The 4 Ashrams in today's world

Published: Sunday, Jul 29,2012, 13:48 IST
Ashrams, Righteousness, dharma, wealth, artha, desire, kama, Final Liberation, moksha, Brahmacharya, Householder, Gruhastha, Yadnyas, Vanaprastha, Renunciant, Sannyaas, purushaartha, nivruttimaarg

The word 'ashram' has been derived from the root 'shram' which means to make efforts. The meaning of the derived word 'ashram' is a state in which one makes efforts on one's own.

Objectives and type

Righteousness (dharma), wealth (artha), desire (kama) and the Final Liberation (moksha) are the four pursuits (purushaartha) of human life according to Bhaartiya (Indian) culture. The system of 'stages of life' (ashrams) explained in the Vedic religion is the principal means of attaining them. When explaining the duties to be performed in the various stages of life, the lifespan of man has been considered as 100 years and has been divided into four parts. Each part is called a stage (ashram).

The four stages are:

  • Celibate (Brahmacharya): In the stage of celibacy one has to live in the Guru's hermitage, study the scriptures and undertake vowed religious observances (vrat).
  • Householder (Gruhastha): In the stage of a householder; through procreation, performing fire sacrifices (Yadnyas) and study of scriptures one repays the three debts towards society, ancestors and God respectively.
  • Retired householder (Vanaprastha) and Renunciant (Sannyaas): As one ages one has to retire to the forest to complete the third stage of retired householder. This is beneficial in gradually detaching oneself from desire and attachment for wealth. Lastly, towards the end of life one should renounce the world and attain the Final Liberation (moksha) through Self-realisation, accomplishing the very purpose of life according to this philosophy.

Restricting the natural tendencies of human being and guiding it on to the right path by defining limits is necessary to accomplish any of the four pursuits (purushaartha) of human life. Realising that this objective would be fulfilled only if human life was regulated by the four stages of life, this system was laid down by the sages.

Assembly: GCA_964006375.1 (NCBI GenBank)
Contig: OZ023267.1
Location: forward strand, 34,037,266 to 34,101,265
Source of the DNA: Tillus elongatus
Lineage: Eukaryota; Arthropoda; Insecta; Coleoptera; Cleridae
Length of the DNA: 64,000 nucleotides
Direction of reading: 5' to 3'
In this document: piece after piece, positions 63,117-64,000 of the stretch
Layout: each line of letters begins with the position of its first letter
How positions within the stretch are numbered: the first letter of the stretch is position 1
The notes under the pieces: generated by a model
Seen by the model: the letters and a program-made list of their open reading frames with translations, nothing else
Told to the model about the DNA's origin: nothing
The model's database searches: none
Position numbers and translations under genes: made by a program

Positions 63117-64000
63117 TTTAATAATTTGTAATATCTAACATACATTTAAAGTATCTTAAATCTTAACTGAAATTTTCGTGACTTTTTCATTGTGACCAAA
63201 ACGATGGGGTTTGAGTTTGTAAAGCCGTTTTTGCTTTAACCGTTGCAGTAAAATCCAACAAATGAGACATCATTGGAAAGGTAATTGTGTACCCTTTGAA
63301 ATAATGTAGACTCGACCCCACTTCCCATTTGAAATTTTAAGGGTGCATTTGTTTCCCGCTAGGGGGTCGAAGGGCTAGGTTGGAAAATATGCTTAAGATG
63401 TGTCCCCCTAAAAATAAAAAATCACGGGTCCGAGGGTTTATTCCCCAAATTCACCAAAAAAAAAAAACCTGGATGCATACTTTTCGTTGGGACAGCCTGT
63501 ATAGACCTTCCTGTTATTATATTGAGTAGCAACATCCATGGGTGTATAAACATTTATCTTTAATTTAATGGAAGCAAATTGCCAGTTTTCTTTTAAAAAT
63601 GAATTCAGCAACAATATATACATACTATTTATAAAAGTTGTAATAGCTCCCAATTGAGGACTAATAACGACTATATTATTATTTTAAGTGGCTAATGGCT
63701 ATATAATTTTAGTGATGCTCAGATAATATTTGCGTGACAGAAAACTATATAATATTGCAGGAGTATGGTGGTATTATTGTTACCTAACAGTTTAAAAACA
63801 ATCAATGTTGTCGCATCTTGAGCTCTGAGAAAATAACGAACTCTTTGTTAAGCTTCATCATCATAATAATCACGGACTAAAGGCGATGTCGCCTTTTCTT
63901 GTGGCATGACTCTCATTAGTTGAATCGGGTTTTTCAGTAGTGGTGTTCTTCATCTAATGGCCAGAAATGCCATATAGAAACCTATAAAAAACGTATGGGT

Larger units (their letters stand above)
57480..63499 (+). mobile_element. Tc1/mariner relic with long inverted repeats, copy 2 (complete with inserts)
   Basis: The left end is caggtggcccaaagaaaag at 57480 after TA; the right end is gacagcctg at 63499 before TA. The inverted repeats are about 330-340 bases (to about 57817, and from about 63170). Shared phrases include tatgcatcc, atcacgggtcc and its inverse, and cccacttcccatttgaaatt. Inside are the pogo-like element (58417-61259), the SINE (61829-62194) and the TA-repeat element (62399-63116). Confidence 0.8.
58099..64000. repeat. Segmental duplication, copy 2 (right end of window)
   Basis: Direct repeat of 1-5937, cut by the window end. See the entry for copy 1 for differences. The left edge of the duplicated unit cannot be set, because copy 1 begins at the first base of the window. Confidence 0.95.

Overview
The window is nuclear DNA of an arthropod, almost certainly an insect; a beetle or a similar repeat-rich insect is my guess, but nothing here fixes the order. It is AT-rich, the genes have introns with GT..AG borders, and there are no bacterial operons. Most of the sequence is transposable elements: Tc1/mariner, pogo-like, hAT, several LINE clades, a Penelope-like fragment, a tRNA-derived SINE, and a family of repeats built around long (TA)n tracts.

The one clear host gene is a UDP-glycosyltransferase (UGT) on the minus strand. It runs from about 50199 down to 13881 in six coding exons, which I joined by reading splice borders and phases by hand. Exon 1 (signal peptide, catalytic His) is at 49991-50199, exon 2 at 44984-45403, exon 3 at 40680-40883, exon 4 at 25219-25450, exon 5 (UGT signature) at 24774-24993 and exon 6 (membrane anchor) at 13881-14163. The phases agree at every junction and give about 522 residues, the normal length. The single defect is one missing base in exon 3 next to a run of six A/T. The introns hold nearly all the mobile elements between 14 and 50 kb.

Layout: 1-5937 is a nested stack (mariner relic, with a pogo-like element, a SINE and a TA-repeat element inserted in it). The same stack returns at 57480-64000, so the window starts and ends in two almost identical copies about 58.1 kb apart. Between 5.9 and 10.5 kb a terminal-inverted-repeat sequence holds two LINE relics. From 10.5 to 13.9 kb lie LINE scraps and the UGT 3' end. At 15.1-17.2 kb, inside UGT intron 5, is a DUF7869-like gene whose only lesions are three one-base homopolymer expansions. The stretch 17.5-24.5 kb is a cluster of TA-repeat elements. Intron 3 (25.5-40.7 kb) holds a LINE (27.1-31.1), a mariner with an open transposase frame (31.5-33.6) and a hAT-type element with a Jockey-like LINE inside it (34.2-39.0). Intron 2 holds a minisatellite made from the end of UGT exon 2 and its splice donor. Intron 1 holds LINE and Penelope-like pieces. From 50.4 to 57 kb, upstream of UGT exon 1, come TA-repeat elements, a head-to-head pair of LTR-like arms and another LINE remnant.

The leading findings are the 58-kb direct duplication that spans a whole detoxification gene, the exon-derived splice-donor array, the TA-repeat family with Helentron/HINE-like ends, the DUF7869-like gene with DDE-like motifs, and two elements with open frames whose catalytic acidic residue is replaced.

The absolute means to accomplish the ultimate objective of human life, which is the Final Liberation or eternal benefaction, is the stage of the renunciant. To accomplish the spiritual practice (Sadhana) of that stage, the first three stages are essential. Thus the four stages are inter-related. In short, the system of 'stages of life' teaches a materialist what spiritual practice he should undertake to gradually adopt the path of Spirituality (nivruttimaarg) as his age advances.

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The 'stages of life' are absolutely essential to decrease attachment for the Great Illusion (Maya), reduce awareness of the body (dehabuddhi), to consider others as a part of one's family and to assuage the ego.

Distortion of present era

    One is supposed to live in the Guru's hermitage known as ‘Gurukuls’, which have now been replaced by schools and colleges. Many live in hostels. The environment in these  establishments are induced as a daily routine. In addition, college and television culture create a materialistic environment. Parents and teachers play no part in building the character of the students. Moreover, there is no provision in any curriculum to inculcate spiritual culture among youngsters of today.
  1. After spending a good part of their lives in such raja-tama conditions, when an individual commences his life as a householder, his only objective is to earn as much money by any fair or foul means. He is so engrossed in his family life and makes most of material gains that he does not find any time or makes any efforts to remember God, leave alone performing any sort of Sadhana or religious rituals to imbibe Sattvikta (Purity) from the cosmos.
  2. Even if he reaches old age i.e. of retired house holder (Stage of Vanaprasthashram) his lust for money and other pleasures of material world do not seem to reduce. He hankers for more and more of these illusions even though he may be physically and mentally incapable of enjoying the fruits of his labour.
  3. When such individuals experience terminal illness or when death is staring in the face, some of them start some sort of Sadhana like chanting or rituals connected with worship. But it is too late for them to accrue any benefit out of these superficial efforts.

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